Oh Odysseus, you have finally returned! Oh how can we bear such glorious nostos? The intrepid wanderer, the grand explorer, the missionary – see how he comes back to us as if we are now worthy. Praise be.
Jordan Henderson left English football to change the world, even just a little bit. He dreamt of broadening horizons, not just through football but by changing a culture from the inside. Now, six months later, we are told that he is after a return to the Premier League (though he hasn’t commented publicly on the reports).
Henderson must, we have to assume, have achieved all he set out to do. See how LGBTQ+ people in Saudi Arabia, the same ones who last month accused him of “orientalism”, of prioritising money over human rights and of having a “white saviour complex”, are suddenly placated and living without fear.
It seems a very efficient solution, but perhaps “Hendo” is just a steamroller of acceptance. Rome wasn’t built in a day, but then Henderson wasn’t on that particular job.
Otherwise, the only conclusion is that Henderson abandoned his principles, took the money and ran and six months later now wishes to look after No 1 again. Which sounds like having your cake, eating it and then asking someone to buy you all the cake you can eat as a reward for your magnificent cake-eating
OK, enough sarcasm for now. Henderson has realised that he has made a terrible mistake. He now realises that the temperatures get pretty hot in Saudi Arabia, that the football is pretty bad and that the crowds are pretty sparse.
He sees Euro 2024 around the corner and sees too his own presence there fading away, like the fleeting half-memories of a dream in the minutes after you wake. Six months in the Premier League and he can still be Gareth Southgate’s teacher’s pet.
Which… well, sure. Even if you ignore all the human rights and human decency stuff, the people that Henderson cared about so deeply and who subsequently felt so duped, these were known knowns: the Middle East is hot, playing in a third-rate league might harm your England chances eventually, you might get a bit lonely.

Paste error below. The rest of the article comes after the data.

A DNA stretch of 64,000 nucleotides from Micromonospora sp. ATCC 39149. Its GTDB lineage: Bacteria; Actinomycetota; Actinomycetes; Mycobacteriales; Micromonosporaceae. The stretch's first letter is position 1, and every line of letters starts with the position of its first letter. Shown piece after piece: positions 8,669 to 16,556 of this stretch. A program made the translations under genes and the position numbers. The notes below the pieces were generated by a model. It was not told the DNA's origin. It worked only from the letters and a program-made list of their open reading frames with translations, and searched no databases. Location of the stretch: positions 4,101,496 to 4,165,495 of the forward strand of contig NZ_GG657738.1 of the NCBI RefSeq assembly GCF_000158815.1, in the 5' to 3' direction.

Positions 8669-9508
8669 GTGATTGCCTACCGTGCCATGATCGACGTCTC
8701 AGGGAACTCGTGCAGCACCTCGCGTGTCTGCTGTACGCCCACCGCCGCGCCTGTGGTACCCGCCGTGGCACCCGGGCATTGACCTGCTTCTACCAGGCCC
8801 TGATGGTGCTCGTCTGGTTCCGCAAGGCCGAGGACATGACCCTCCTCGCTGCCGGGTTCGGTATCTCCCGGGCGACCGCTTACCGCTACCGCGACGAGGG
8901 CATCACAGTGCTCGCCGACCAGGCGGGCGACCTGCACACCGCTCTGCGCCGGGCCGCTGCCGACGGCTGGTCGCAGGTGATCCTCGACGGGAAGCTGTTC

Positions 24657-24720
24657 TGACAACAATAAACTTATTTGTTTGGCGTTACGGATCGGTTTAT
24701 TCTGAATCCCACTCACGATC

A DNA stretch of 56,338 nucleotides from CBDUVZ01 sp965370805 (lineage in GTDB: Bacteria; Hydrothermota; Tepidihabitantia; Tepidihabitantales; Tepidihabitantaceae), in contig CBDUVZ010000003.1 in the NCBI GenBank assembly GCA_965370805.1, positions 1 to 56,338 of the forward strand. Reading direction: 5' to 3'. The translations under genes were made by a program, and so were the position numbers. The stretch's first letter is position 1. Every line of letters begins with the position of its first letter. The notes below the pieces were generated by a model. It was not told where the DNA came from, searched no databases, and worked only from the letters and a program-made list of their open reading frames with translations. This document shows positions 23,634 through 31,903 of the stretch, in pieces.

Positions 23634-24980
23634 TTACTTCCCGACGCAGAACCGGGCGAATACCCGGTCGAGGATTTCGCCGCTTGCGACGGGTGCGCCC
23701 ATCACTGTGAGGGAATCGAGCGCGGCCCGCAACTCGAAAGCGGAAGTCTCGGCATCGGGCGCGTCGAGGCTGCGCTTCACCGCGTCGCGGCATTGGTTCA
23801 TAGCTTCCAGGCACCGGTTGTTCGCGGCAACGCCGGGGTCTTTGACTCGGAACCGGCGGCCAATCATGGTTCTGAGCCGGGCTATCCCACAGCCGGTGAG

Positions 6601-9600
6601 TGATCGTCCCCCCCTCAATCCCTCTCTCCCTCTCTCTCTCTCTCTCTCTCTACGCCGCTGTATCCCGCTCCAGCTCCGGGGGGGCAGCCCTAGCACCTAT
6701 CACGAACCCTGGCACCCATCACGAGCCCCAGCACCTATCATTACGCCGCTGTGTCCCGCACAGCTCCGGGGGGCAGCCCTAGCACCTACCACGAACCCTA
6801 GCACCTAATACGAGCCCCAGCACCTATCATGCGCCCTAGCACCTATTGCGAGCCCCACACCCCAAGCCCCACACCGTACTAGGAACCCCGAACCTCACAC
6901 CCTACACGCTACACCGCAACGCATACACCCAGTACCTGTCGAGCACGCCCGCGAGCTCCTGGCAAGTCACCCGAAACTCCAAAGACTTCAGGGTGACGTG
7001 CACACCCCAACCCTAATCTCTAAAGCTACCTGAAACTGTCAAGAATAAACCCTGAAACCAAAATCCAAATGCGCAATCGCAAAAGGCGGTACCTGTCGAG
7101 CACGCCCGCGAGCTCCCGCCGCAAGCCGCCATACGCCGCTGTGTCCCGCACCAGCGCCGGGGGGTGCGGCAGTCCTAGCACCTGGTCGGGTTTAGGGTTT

That raises questions about the Saudi Pro League in general, even if many of its superstars don’t live in the state itself. As with the Chinese Super League (it happened very quickly there), the crucial second age is not when they try to attract more star players but when several of the first raft begin to get itchy feet. The money is great, but can it buy you love?
With Henderson, the right response is surely initial cynicism followed by forgiveness without forgetting. He probably isn’t a bad bloke. He probably wanted to do the right thing and probably now does again, but learned the hard way that saying no is hard when someone shoves a load of money in your face and sells you a glittery dream and tells you that you’re special. People are selfish. People let you down.
And that’s the most demoralising part of this sorry saga, this cautionary morality tale of greed and good and grass made to look greener. What was this last six months for? Who is happy here?
Not Henderson, it seems, now full of regret and hopefully remorse. Not those who felt so abandoned by his betrayal of their trust – that cannot be simply rebuilt by a return to England. Not Al-Ettifaq, who may be a little peeved that a highly-paid player has leaked his intentions. Not the supporters of his potential new club, who will feel like a mere cog in Project Get Me To The Berlin Ball.
There is nothing but sorry waste: wasted faith, wasted allyship, wasted money, wasted months.